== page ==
In May 2020, I found myself back within the four sacred mountains. In the Navajo language, this place is called Dinétah which translates to "among the Navajo." The landscape of Dinétah is filled with high plateaus, sandstone monuments, arid mesas, red desert, snow-peaked mountains, and the culture I know. When I received my deployment orders, I was happy I was going home to support the Navajo Nation's public health emergency response during the peak of their Coronavirus-19 (COVID-19) surge and on a personal mission for me, to preserve our language, culture, songs, prayers and way of life. The Navajo Nation and other American Indian and Alaska Native (AI/AN) populations were especially hard hit with incidence rates for AI/AN persons 3.5 times than white persons, according to the Centers for Disease Control and Prevention (CDC).
This would be my first deployment with the U.S Public Health Service Commissioned Corps and an opportunity to provide nursing care to my home community. The thought of returning to serve in this manner was heartfelt because it was a chance to fulfill another goal in my journey or what the Navajo or Diné (The People) call the corn pollen path. For me, the path was to serve my community the way shi cheii (my maternal grandfather) Daniel conveyed. He told me, "No matter the challenges, climb the education ladder, and learn as much as you can to be able to serve yourself, serve your family, serve your tribal nation and serve your country." Since I was a child, I have carried these words and they continue to resonate with me even now.
During my deployment, I was doing exactly what shi cheii told me to do, I was serving my community in their greatest time of need. On the COVID-19 ward at Northern Navajo Medical Center in Shiprock, New Mexico. I was hidden behind an oversized gown, wearing an uncomfortable N95 mask with a second layer of an overlying surgical mask. I also felt the pressure and the uncomfortable weight of the plastic face shield, the loss of my warm touch from being doubled gloved. This all served to remind me this was not business as usual. Although my patients couldn't distinguish me from my colleagues, to them I was familiar even behind the vail personal protective equipment they knew I was one of them. The patients appreciated the culturally sensitive care my colleagues and I provided and knew the time and effort it took them to learn about the Navajo way of life, language, and etiquette. For my colleagues it was a new experience but for me it was full circle.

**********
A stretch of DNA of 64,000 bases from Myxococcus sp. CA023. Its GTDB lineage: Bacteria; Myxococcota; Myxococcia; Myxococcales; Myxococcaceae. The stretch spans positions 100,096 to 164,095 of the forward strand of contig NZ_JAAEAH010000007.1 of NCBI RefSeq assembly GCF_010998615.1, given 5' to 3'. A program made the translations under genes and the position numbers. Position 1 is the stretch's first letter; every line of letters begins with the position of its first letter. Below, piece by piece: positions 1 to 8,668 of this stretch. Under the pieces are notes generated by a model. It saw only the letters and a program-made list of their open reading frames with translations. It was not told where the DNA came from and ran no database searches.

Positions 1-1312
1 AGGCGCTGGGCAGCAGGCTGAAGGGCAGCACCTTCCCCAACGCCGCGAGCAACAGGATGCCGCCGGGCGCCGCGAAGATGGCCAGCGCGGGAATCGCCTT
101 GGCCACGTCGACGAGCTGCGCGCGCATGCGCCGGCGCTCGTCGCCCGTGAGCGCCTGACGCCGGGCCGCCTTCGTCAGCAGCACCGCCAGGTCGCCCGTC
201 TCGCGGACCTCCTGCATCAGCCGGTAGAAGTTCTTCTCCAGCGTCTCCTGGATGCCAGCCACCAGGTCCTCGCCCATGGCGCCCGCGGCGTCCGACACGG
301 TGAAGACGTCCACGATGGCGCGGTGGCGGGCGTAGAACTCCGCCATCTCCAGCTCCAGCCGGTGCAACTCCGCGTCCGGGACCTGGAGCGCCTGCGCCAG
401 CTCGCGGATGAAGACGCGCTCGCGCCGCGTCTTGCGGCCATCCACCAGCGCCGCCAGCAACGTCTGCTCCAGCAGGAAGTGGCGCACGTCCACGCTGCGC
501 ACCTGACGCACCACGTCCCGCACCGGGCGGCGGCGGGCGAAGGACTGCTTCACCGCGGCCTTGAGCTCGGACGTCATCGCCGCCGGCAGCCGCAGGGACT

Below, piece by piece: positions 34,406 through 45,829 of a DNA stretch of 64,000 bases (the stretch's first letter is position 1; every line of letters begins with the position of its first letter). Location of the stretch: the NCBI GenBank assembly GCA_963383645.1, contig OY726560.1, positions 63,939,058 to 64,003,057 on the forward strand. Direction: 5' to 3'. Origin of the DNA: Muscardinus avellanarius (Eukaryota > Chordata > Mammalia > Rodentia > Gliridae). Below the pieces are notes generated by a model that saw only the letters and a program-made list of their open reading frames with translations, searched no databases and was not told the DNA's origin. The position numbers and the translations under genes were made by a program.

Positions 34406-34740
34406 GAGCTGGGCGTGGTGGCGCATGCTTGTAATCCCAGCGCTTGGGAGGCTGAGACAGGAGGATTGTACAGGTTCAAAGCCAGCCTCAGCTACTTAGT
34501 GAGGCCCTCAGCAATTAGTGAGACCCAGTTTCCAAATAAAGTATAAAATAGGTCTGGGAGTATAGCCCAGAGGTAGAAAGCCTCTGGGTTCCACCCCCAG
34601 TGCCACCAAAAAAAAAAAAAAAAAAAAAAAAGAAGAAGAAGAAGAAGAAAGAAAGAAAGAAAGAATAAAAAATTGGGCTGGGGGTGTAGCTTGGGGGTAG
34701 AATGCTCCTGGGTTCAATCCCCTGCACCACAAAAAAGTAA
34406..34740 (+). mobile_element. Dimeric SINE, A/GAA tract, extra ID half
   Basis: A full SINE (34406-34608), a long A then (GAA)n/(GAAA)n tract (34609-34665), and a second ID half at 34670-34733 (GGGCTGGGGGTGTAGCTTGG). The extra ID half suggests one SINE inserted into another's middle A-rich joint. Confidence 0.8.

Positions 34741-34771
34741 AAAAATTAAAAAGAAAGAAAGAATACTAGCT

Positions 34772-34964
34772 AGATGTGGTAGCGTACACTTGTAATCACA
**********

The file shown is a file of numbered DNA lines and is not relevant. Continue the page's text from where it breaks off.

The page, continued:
While many U.S. communities have access to basic needs and can implement the #COVIDStopsWithMe campaign – launched by the U.S. Surgeon General, unfortunately, some tribal communities are living without running water and electricity and struggle with food insecurity. These conditions make it difficult to prevent the spread of COVID-19 and to combat and prevent chronic illnesses.
Understanding community-based challenges and having basic cultural and linguistic knowledge of AI/AN and other racial and ethnic minority communities can have a positive impact. An awareness of the history, philosophy, language, communication style, belief system and even some understanding of the political relationship with the federal government can provide important context, and that context fosters collaboration and helps providers navigate the needs of the AI/AN community more effectively.
As we continue responding, partnering and supporting the public health emergency in Indian country, it is important to know how to work efficiently and effectively with tribes. It is also imperative that we have cultural and linguistic competence going into AI/AN communities. For instance, being aware of the myths vs. facts, such as AI/AN people have physical characteristics that can be easily recognized or "all Indians are the same." Also, respecting traditional practices, displaying respect for the elders by listening intently because their storytelling responses have the information you need to appropriately assess and diagnose and simply learning to say hello in Navajo, Yá'át'ééh, or thank you, Ahéhee', brings smiles to faces.
When we approach any minority community from this perspective, it can build and strengthen relationships, enhance partnerships and establish trust, which are all a key part of providing healthcare and public health services to address health disparities during this pandemic. As an important tool in this effort, the HHS Office of Minority Health (OMH) promotes the use of the National Standards for Culturally and Linguistically Appropriate Services in Health and Health Care to help providers deliver healthcare services that meet the needs of the communities they serve.
AI/AN communities are resilient and have persevered through a tumultuous history, but COVID-19 has exposed deeply rooted vulnerabilities within tribal communities and on tribal land. As I continue to respond to the public health emergency throughout the U.S., I hope my experience raises awareness among responders and partners supporting AI/AN communities and helps others recognize that cultural appropriate approaches can help address COVID-19 disparities in tribal communities.
While shi cheii's messages about service to community and country were directed to me, as the nation continues to work to end the pandemic, I am certain he would want me to share his important message so we can all continue to Walk in Beauty.